Arche­ol­o­gists in Turkey have un­cov­ered mys­te­ri­ous an­cient king­dom lost in his­tory

Iran Daily - - Cultural Heritage & Environmen­t -

It was said that all he touched turned to gold. But des­tiny even­tu­ally caught up with the leg­endary King Mi­das, and a long-lost chron­i­cle of his an­cient down­fall ap­pears to have lit­er­ally sur­faced in Turkey.

Last year, arche­ol­o­gists were in­ves­ti­gat­ing an an­cient mound site in cen­tral Turkey called Türk­men-karahöyük. The greater re­gion, the Konya Plain, abounds with lost me­trop­o­lises, but even so, re­searchers couldn’t have been pre­pared for what they were about to find, sci­enceal­ re­ported.

A lo­cal farmer told the group that a nearby canal, re­cently dredged, re­vealed the ex­is­tence of a large strange stone, marked with some kind of un­known in­scrip­tion.

“We could see it still stick­ing out of the wa­ter, so we jumped right down into the canal — up to our waists wad­ing around,” said arche­ol­o­gist James Osborne from the Univer­sity of Chicago ear­lier this year.

“Right away it was clear it was an­cient, and we rec­og­nized the script it was writ­ten in: Luwian, the lan­guage used in the Bronze and Iron ages in the area.”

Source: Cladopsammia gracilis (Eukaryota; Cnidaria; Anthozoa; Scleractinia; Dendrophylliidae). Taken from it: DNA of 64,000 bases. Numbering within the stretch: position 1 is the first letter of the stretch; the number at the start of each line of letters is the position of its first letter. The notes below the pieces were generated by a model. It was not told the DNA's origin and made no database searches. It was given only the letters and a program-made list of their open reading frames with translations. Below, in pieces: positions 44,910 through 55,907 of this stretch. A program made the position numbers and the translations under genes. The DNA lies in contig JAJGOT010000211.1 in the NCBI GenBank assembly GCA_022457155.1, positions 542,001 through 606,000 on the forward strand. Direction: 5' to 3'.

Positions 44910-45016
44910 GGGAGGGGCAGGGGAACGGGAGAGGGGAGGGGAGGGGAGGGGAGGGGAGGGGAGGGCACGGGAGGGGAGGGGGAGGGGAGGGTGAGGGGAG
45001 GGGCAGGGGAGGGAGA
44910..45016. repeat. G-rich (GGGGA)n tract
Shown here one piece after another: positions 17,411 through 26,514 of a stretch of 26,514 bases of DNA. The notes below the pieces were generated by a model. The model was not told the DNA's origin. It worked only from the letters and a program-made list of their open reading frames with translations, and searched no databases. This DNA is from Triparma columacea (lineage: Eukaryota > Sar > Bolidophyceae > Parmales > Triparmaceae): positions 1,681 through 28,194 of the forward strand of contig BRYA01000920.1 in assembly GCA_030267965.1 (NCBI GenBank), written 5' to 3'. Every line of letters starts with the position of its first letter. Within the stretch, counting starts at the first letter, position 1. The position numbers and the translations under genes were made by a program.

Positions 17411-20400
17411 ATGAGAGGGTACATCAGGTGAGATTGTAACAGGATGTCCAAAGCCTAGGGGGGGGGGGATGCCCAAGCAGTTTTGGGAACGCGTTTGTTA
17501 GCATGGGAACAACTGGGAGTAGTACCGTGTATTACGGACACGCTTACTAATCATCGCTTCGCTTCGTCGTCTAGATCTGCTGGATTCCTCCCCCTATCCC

With the aid of trans­la­tors, the re­searchers found that the hi­ero­glyphs on this an­cient stone block — called a stele — boasted of a mil­i­tary vic­tory. And not just any mil­i­tary vic­tory, but the de­feat of Phry­gia, a king­dom of Ana­to­lia that ex­isted roughly 3,000 years ago.

The royal house of Phry­gia was ruled by a few dif­fer­ent men called Mi­das, but dat­ing of the stele, based on lin­guis­tic anal­y­sis, sug­gests the block’s hi­ero­glyph­ics could be re­fer­ring to the King Mi­das — he of the fa­mous ‘golden touch’ myth.

The stone mark­ings also con­tained a spe­cial hi­ero­glyphic sym­bol­iz­ing that the vic­tory mes­sage came from another king, a man called Har­tapu. The hi­ero­glyphs sug­gest Mi­das was cap­tured by Har­tapu’s forces.

“The storm gods de­liv­ered the [op­pos­ing] kings to his majesty,” the stone reads.

What’s sig­nif­i­cant about this is that al­most noth­ing is known about King Har­tapu, nor about the king­dom he ruled. None­the­less, the stele sug­gests the gi­ant mound of Türk­men-karahöyük may have been Har­tapu’s cap­i­tal city, span­ning some 300 acres in its hey­day, the heart of the an­cient con­quest of Mi­das and Phry­gia.

“We had no idea about this king­dom,” Osborne said. “In a flash, we had pro­found new in­for­ma­tion on the Iron Age Mid­dle East.”

There’s a lot more dig­ging to be done in this on­go­ing arche­o­log­i­cal project, and the find­ings so far should be con­sid­ered pre­lim­i­nary for now. The in­ter­na­tional team is ea­ger to re­visit the site this year, to find out what­ever more we can about this king­dom seem­ingly lost in his­tory.

JAMES Osborne/sci­enceal­

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